- Feeling bored and needing change and adventure
- Feeling disconnected from yourself and others
- Becoming overly nostalgic for a time gone by
We’re Excited to Help you Steadily Move through this Transition:
We accept Blue Cross Blue Shield PPO, Blue Choice and United Healthcare/Optum. However, if you have another type of insurance we can still work together. We can provide you with a bill that you may send into your insurance company with partial reimbursement. Please contact us to provide you with additional information about this.
All el lines are within 1-2 blocks, and, there are two parking garages nearby at 60 E. Lake St. and 20 E. Randolph.
Therapy varies depending on the personalities of the counselor and client, as well as the particular concerns brought forward. Sometimes the chemistry between the counselor and client or the counselor’s style or approach just isn’t a good fit. The relationship between the client and the therapist is of utmost importance. Therefore, we work to create a safe environment where open and honest communication is encouraged so that concerns or questions about treatment or the relationship can be addressed in session. This often benefits the therapeutic process and deepens the therapeutic relationship.
During the first and second session, we will gather information about what has brought you into therapy including your concerns, what you’d like to work on and information about your current and past emotional health and life history. This information helps us gain a deeper understanding about your situation, you as a person and how to best help you. As noted earlier, since it is important that clients feel comfortable with their counseling, we encourage clients to also use the first session as an opportunity to assess if this is a good fit for you as well.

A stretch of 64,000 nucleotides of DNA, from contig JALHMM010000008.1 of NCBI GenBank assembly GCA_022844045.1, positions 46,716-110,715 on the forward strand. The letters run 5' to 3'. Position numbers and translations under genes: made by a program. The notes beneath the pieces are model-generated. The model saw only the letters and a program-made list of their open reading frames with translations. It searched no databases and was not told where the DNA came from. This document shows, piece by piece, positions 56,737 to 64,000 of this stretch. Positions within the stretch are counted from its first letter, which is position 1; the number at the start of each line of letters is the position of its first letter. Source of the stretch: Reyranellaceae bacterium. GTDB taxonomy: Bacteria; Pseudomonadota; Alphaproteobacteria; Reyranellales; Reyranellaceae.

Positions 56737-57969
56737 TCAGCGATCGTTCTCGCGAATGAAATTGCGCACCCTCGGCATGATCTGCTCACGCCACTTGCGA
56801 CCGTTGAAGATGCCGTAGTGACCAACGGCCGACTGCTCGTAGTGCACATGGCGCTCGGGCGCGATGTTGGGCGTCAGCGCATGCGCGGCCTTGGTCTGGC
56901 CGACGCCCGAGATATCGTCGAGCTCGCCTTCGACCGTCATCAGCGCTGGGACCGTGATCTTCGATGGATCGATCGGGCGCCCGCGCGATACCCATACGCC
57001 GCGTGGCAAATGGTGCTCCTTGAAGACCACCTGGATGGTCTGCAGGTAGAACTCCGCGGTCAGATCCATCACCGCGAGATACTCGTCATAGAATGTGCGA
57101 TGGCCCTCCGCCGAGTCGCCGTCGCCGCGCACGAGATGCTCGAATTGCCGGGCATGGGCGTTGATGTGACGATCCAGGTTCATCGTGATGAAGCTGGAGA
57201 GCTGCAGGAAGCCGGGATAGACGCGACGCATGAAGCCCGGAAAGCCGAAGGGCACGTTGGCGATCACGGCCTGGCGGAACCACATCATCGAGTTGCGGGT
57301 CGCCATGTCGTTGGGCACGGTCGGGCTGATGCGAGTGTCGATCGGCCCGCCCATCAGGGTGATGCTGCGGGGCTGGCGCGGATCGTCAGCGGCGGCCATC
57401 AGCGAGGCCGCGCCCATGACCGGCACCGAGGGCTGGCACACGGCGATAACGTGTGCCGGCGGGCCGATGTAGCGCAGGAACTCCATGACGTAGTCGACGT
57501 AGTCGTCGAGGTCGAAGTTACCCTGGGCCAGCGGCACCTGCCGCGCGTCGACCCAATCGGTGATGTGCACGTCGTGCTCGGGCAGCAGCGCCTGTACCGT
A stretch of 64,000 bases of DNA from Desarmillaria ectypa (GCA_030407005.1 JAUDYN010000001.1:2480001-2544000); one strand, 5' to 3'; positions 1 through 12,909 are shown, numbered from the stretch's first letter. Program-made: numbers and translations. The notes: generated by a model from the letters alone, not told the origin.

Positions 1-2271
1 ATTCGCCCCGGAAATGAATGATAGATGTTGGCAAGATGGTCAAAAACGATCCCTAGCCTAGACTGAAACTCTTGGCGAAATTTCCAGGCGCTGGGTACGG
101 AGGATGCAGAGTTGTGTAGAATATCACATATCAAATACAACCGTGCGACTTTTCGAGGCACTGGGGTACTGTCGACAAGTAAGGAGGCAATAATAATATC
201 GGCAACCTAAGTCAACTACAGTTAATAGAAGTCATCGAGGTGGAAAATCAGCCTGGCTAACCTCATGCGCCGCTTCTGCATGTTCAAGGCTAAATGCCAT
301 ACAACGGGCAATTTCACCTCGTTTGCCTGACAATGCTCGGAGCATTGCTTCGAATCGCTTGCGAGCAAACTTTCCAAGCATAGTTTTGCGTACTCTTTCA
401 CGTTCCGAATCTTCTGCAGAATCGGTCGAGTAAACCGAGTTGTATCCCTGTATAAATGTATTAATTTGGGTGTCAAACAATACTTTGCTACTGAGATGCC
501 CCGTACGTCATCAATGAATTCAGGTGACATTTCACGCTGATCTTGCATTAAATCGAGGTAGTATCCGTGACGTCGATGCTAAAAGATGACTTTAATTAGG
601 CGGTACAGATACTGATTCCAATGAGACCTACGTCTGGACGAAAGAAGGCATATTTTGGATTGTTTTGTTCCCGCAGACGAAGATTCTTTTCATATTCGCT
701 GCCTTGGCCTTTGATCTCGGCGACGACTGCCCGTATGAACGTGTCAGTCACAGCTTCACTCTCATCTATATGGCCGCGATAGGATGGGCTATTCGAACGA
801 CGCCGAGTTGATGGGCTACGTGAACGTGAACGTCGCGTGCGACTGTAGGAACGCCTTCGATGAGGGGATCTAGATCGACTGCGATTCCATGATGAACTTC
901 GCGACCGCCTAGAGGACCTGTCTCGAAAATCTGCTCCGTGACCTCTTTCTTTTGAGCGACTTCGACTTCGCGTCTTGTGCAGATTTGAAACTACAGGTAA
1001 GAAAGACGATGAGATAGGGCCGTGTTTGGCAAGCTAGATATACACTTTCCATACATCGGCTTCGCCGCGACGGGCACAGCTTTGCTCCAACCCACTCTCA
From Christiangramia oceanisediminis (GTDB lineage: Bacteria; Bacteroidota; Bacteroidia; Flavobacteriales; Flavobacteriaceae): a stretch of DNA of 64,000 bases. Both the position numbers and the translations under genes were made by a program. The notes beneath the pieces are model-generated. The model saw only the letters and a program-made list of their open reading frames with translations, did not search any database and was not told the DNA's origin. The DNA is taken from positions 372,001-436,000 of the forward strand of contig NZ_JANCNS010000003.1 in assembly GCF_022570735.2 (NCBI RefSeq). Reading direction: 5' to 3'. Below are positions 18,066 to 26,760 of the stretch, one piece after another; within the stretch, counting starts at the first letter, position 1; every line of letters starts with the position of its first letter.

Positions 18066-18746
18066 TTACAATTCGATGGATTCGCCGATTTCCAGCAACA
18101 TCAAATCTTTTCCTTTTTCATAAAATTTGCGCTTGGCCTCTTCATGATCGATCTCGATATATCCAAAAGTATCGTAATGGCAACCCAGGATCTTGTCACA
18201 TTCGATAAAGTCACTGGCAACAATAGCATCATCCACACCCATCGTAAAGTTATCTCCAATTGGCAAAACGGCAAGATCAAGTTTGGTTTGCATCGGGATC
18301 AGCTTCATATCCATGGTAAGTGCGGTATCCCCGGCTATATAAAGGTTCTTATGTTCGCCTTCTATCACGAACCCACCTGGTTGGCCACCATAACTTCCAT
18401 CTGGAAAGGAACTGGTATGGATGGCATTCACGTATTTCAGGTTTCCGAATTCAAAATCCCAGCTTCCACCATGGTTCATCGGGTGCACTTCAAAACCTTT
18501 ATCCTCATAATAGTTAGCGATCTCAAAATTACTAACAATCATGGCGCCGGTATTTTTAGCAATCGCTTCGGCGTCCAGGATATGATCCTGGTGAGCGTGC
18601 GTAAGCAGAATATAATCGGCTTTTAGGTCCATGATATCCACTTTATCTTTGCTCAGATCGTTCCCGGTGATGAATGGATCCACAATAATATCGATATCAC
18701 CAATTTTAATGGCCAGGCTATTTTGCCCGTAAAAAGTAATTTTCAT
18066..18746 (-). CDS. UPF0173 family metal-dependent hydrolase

During therapy you will begin to discuss and share your feelings, thoughts, and reactions in order for you to begin to gain insight, develop new thinking patters, coping skills and overall improved quality of life. It is natural to feel uncomfortable about opening up at first but this process because much easier after a few sessions. Since self-growth is possible through commitment and work I will encourage you to practice the things you discuss and learn outside of session.
The number of sessions needed is different for everyone depending on a number of factors including but not limited to your goals, severity or intensity of your concerns or symptoms, how long you’ve been dealing with your concerns, current levels of stress, and the progress you make towards reaching your short or long-term goals.
In general, all communications between a client and counselor are confidential and can only be released with the client’s written permission. However, there are some exceptions required by law to this rule. Exceptions include:
- When there is a reasonable suspicion of child/dependent abuse or of an elder adult.
- When the client communicates a threat of bodily injury to others.
- When the client is suicidal.
- When disclosure is required pursuant to a legal proceeding.